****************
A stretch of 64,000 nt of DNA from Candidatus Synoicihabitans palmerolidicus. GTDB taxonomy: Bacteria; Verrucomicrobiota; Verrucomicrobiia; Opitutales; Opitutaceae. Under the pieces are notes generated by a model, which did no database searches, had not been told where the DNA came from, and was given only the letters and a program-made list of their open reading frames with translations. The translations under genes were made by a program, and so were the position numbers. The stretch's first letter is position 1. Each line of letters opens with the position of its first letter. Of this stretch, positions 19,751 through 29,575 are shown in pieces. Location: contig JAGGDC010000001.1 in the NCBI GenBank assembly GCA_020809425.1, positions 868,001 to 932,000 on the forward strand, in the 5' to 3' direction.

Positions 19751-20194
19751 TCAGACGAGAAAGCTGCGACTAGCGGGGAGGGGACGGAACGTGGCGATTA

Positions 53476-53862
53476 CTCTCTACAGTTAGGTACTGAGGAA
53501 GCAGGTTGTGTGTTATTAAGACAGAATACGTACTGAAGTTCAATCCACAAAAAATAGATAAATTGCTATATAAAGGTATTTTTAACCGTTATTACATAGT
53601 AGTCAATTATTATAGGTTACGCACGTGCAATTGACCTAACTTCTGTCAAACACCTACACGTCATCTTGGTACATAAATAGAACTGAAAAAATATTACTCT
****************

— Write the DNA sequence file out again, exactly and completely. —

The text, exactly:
A stretch of 64,000 nt of DNA from Candidatus Synoicihabitans palmerolidicus. GTDB taxonomy: Bacteria; Verrucomicrobiota; Verrucomicrobiia; Opitutales; Opitutaceae. Under the pieces are notes generated by a model, which did no database searches, had not been told where the DNA came from, and was given only the letters and a program-made list of their open reading frames with translations. The translations under genes were made by a program, and so were the position numbers. The stretch's first letter is position 1. Each line of letters opens with the position of its first letter. Of this stretch, positions 19,751 through 29,575 are shown in pieces. Location: contig JAGGDC010000001.1 in the NCBI GenBank assembly GCA_020809425.1, positions 868,001 to 932,000 on the forward strand, in the 5' to 3' direction.

Positions 19751-20194
19751 TCAGACGAGAAAGCTGCGACTAGCGGGGAGGGGACGGAACGTGGCGATTA

Positions 53476-53862
53476 CTCTCTACAGTTAGGTACTGAGGAA
53501 GCAGGTTGTGTGTTATTAAGACAGAATACGTACTGAAGTTCAATCCACAAAAAATAGATAAATTGCTATATAAAGGTATTTTTAACCGTTATTACATAGT
53601 AGTCAATTATTATAGGTTACGCACGTGCAATTGACCTAACTTCTGTCAAACACCTACACGTCATCTTGGTACATAAATAGAACTGAAAAAATATTACTCT